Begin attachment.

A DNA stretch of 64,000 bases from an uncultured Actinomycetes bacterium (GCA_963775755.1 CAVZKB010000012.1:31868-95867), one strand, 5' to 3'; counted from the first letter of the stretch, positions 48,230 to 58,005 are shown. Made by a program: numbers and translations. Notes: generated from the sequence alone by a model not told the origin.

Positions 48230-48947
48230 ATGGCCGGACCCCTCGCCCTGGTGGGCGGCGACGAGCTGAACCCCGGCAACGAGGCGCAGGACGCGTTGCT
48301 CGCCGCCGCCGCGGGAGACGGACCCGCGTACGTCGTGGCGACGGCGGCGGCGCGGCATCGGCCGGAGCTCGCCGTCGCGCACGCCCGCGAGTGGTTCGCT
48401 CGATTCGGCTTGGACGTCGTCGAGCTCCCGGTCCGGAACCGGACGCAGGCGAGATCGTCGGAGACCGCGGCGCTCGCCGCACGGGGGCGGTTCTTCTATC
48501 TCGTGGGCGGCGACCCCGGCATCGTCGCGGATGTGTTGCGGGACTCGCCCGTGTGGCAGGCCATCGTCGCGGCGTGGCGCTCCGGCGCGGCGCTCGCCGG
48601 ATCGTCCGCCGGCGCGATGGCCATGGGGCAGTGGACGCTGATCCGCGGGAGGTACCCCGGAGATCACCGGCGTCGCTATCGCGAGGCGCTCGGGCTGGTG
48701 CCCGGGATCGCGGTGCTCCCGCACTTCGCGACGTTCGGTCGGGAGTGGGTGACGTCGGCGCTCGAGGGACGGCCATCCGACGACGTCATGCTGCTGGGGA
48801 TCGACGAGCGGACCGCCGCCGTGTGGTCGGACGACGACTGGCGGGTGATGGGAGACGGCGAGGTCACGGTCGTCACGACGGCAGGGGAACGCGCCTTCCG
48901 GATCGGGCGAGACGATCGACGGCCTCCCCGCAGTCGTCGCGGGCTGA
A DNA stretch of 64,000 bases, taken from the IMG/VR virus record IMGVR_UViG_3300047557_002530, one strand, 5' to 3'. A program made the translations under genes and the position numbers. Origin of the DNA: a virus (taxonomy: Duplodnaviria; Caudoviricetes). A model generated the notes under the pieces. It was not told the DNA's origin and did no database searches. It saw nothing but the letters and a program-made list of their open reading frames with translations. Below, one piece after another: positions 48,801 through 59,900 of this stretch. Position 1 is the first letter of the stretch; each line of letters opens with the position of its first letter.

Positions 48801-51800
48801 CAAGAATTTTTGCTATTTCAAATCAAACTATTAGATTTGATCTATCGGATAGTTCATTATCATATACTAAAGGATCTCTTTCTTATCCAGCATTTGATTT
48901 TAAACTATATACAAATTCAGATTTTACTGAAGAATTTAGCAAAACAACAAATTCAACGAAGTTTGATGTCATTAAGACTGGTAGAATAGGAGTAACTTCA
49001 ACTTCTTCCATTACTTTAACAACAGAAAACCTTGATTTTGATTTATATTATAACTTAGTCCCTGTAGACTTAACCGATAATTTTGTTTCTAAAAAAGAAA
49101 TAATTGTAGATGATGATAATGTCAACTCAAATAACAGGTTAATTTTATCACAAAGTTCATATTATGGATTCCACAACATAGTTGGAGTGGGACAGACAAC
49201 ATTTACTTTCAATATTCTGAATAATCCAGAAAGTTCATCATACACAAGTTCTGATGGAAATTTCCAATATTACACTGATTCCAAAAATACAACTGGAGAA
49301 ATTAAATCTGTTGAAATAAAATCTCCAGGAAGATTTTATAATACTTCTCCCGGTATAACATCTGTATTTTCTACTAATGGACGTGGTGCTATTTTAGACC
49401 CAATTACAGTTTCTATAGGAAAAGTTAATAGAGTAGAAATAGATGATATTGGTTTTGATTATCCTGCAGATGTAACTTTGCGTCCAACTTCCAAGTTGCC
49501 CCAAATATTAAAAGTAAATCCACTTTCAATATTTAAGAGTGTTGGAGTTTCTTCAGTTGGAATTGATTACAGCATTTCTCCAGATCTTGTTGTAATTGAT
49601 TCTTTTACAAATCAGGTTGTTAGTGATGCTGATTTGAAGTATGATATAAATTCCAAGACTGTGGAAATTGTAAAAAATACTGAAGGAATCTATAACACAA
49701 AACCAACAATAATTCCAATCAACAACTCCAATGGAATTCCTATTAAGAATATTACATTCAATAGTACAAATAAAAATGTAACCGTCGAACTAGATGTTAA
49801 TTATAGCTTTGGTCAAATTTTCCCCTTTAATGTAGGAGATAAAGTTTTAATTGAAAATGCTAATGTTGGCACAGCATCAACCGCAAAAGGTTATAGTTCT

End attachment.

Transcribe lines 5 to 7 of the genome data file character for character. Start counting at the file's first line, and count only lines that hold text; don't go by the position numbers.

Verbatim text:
48401 CGATTCGGCTTGGACGTCGTCGAGCTCCCGGTCCGGAACCGGACGCAGGCGAGATCGTCGGAGACCGCGGCGCTCGCCGCACGGGGGCGGTTCTTCTATC
48501 TCGTGGGCGGCGACCCCGGCATCGTCGCGGATGTGTTGCGGGACTCGCCCGTGTGGCAGGCCATCGTCGCGGCGTGGCGCTCCGGCGCGGCGCTCGCCGG
48601 ATCGTCCGCCGGCGCGATGGCCATGGGGCAGTGGACGCTGATCCGCGGGAGGTACCCCGGAGATCACCGGCGTCGCTATCGCGAGGCGCTCGGGCTGGTG